Thirst things firstThe only solution to the perennial water shortage is Melamchi
The parched Kathmandu Valley’s water problem is clear and present. Residents queuing up to fill their jars in the wee hours, sometimes even at midnight, has been business as usual in the Capital for decades. Yet, even after going through such an ordeal, the taps run dry. If householders manage to get water once a day, they are lucky. To add to this, wells are drying up and the groundwater table is sinking; but most importantly, the water distribution system is weak and inefficient. With Kathmandu’s population growing at the rate of 6.5 percent annually, the water shortage is only worsening.
Melamchi has remained a mirage for the last two decades. Looks like residents will have to wait for some time to see Melamchi water gushing out of their taps. But until then, to take care of the issue, the Kathmandu Upatyaka Khanepani Limited (KUKL)—a public company responsible for managing the water supply and sanitation system of the Capital—has decided to supply two hours of water, five days a week. This is definitely a reason for cheer as tap water is received only once a week.
The upsurge in supply became possible after the government diverted 30 million litres of water daily from the Bagmati River to the Valley that has waited two decades for Melamchi water. The pipeline laid by the Melamchi Water Supply Project will be used to channel the additional water.According to KUKL, demand for water in the Capital exceeds 400 million litres per day. But owing to limited resources, KUKL has been supplying 140 million litres a day during the monsoon season and less than 80 million litres a day during the dry season. The deepening water crisis has also resulted in a rise in reliance on private water sellers who charge exorbitant prices with no quality assurance.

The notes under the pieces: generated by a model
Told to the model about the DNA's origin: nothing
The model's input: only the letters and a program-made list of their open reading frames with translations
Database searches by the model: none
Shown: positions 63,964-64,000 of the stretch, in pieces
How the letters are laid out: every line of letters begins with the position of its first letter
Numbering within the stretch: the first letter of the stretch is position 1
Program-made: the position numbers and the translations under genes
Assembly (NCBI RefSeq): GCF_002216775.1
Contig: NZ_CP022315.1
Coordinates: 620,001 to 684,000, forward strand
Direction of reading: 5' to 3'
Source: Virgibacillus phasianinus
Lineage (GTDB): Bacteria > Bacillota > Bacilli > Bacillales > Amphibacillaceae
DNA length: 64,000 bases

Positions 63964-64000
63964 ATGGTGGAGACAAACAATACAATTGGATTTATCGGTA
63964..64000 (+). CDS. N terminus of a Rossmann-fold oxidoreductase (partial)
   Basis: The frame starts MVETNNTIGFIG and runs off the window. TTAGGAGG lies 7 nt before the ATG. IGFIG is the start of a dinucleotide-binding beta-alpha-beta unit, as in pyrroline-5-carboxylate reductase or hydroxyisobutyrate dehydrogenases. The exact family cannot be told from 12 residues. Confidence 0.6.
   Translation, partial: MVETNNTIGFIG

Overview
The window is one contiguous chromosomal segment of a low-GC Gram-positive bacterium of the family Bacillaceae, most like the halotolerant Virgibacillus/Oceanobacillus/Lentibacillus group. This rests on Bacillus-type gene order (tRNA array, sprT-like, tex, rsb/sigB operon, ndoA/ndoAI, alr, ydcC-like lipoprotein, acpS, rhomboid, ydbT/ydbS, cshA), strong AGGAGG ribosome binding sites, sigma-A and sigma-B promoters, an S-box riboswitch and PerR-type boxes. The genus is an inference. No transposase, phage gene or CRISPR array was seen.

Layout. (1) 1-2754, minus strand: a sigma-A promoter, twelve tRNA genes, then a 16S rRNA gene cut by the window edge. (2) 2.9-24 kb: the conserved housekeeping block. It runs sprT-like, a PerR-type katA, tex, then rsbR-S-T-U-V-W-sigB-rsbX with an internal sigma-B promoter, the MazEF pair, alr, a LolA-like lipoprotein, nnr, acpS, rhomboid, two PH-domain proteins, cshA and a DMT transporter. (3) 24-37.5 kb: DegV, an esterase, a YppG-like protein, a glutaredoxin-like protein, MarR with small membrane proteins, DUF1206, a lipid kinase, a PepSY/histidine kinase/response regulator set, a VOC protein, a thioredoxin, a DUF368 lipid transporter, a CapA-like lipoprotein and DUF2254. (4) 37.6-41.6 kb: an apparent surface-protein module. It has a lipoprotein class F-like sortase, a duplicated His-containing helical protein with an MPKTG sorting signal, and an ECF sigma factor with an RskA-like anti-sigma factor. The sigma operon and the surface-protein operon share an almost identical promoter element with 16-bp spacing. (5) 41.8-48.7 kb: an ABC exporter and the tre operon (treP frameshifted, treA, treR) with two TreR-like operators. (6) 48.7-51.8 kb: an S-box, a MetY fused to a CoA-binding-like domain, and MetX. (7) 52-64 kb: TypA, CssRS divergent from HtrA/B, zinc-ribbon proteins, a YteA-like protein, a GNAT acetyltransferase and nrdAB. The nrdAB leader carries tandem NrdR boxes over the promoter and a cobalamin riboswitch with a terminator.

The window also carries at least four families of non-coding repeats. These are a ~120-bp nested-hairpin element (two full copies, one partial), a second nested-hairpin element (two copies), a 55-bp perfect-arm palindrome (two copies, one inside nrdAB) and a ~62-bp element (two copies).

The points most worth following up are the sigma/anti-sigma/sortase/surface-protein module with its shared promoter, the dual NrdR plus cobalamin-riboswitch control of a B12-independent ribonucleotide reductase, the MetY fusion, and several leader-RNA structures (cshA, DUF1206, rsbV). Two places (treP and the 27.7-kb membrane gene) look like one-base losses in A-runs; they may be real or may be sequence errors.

While some experts cite the city’s haphazard development as one of the main reasons for the enduring crisis, others believe over-politicisation of the Melamchi project is primarily responsible for the catastrophe. It has taken forever to complete the scheme. The latest deadline is this October, but it looks like that too will be missed. Hence, the decision to divert water from the Bagmati. So, while residents do have something to be happy about with the new decision from the government, they should be wary that this is only an ad hoc measure. A long-term solution to this perennial shortage will come about when the long-delayed Melamchi project is completed and when people too learn to be prudent with water use.